Mt. Magazine is in Logan County, Arkansas, which is 55 miles southeast of Fort Smith. At 2,753 feet above sea level, it's the highest mountain in the state. According to one of the many legends that have been recorded, "Magazine" was named by an officer leading a platoon of French soldiers in the early days of exploration for trade routes. It was given the name "Magazine" because its fortress-like rock foundation. Others say that the mountain was actually named for its use as a storage facility or "magazine" by the Confederate Army during the Civil War period. Regardless of which version is true, it is generally agreed upon that the early history of Mt. Magazine is vague.
Mt. Magazine has been used by local residents for recreational purposes for well over a hundred years. In July, 1840, the town of Magazine was platted and recorded. About 1900, the plateau-like mountain top was painstakingly cleared so that what remained was a breathtaking, unobstructed view of the beautiful countryside for nearly 100 miles in every direction.
Rugged mountain scenery, cool climate, spectacular high rock cliffs and bluffs are just some of the features Arkansas' highest point has to offer. Camping and picnicking areas await the visitor along with hiking trails and vistas. A favorite activity is driving the scenic auto-tour with its many overlooks.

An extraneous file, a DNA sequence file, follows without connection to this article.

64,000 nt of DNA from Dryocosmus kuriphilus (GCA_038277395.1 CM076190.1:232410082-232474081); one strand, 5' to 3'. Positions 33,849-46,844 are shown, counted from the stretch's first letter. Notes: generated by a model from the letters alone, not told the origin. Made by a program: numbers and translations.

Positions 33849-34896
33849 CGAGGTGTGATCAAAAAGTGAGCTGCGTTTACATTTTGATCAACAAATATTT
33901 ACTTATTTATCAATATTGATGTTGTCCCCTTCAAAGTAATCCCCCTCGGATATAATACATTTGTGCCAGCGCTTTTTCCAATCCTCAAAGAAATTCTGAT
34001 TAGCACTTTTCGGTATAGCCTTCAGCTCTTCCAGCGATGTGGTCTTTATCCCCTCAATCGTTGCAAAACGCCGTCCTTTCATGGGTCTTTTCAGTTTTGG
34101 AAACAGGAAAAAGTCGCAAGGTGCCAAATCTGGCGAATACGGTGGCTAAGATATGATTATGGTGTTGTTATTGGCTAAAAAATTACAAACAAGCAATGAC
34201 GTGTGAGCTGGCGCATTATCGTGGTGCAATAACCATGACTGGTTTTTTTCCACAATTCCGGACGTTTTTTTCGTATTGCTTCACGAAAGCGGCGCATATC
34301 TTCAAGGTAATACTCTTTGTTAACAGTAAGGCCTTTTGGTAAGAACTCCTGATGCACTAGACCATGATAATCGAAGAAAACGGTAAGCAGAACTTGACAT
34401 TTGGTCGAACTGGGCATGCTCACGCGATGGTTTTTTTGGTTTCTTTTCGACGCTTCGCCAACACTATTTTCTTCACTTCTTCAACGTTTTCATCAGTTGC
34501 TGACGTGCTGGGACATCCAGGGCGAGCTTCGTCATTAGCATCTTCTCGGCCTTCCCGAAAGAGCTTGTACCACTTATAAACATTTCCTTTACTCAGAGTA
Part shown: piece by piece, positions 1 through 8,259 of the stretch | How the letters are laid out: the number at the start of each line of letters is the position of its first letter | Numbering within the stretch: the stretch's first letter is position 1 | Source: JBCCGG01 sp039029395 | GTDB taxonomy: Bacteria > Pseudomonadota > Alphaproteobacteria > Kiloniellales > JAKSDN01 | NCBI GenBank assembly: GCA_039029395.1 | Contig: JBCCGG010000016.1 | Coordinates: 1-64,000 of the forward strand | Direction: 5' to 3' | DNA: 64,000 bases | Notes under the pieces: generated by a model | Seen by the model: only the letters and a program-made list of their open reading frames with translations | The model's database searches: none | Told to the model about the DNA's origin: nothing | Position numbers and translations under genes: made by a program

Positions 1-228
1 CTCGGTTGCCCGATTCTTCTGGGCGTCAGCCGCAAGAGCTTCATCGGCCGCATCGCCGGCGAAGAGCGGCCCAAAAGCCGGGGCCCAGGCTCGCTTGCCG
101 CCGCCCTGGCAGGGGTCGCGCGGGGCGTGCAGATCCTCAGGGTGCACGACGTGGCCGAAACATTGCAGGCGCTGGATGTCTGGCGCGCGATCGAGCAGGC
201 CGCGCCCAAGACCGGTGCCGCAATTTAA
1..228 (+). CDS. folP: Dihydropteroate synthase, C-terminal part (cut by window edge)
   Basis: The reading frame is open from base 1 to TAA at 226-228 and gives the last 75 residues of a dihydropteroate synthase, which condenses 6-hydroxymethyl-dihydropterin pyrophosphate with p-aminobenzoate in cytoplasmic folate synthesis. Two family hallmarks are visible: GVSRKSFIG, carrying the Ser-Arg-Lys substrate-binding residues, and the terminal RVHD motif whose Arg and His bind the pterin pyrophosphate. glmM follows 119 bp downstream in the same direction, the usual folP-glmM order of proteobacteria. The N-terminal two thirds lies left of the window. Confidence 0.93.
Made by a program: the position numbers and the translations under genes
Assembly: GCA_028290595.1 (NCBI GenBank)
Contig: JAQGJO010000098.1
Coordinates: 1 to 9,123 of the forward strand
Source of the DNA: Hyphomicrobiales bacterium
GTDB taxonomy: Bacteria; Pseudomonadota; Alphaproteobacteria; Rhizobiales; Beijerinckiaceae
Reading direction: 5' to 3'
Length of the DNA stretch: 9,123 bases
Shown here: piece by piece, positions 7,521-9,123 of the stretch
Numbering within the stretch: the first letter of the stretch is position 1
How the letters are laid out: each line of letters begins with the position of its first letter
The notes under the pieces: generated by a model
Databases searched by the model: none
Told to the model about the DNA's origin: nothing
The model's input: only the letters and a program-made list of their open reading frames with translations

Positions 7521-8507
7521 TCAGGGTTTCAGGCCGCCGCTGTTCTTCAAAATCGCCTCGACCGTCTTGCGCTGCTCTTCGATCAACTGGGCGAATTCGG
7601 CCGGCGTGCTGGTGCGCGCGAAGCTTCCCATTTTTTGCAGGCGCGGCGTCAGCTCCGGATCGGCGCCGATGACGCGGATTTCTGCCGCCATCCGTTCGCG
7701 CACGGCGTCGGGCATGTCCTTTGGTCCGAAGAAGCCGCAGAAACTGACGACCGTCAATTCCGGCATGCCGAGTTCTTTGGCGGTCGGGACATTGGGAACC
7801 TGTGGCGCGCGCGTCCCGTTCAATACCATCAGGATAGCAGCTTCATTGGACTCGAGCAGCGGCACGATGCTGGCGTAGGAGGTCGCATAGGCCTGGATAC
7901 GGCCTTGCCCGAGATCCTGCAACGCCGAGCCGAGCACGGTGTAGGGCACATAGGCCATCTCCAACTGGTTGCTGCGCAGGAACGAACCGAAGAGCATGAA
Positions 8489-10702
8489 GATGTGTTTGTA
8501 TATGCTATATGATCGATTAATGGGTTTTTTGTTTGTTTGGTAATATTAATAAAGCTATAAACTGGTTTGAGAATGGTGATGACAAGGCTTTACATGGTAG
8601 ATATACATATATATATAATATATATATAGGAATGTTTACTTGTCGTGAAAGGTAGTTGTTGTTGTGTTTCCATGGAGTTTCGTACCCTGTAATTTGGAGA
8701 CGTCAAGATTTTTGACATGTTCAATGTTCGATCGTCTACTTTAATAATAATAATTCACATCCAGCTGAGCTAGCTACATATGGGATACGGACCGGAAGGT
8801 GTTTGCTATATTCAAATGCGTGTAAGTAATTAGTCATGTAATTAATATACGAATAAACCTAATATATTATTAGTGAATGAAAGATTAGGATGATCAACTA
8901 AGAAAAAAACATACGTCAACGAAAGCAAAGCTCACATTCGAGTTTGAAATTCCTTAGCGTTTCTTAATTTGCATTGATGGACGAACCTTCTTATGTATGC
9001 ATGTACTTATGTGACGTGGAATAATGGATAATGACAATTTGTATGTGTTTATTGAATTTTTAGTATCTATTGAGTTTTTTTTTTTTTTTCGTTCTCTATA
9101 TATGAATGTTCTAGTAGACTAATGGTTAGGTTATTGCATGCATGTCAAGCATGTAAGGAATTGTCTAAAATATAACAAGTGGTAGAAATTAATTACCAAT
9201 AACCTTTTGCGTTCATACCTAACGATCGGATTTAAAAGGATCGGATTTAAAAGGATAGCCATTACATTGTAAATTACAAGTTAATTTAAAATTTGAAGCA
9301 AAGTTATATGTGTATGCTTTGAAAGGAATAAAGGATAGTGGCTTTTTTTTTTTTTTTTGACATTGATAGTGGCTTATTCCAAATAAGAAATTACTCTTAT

The Mt. Magazine Trail System connects Cove Lake with the top of Mt. Magazine where the trail goes through Cameron Bluff Campground, and then eastward across Mossback Ridge to the Greenfield or East End Picnic Areas. The trail across Mossback Ridge skirts several wildlife openings and offers vistas of the Petit Jean Valley to the south.
An interesting hike from Mt. Magazine to Cove Lake starts at the trail near the water pump in Cameron Bluff Campground. Along the 11-mile hike to Cove Lake, you will skirt wildlife openings, walk through stands of hardwoods and pine trees, follow a bluff line and stroll along picturesque streams. Another portion of the trail follows the shoreline around Cove Lake, with a spur trail leading to a vista overlooking the lake.
The trail has a long, steep section where it leaves the bluff line on Mt. Magazine. The remainder of the trail is generally 8 percent slope or less with some short stretches of steeper grades.
To preserve the scenic beauty of the area please stay on the trail and practice the Pack It In - Pack It Out .
Please remember, all terrain vehicles (ATVs) and horses are not allowed on the hiking trail.
Hikers need to bring their own drinking water.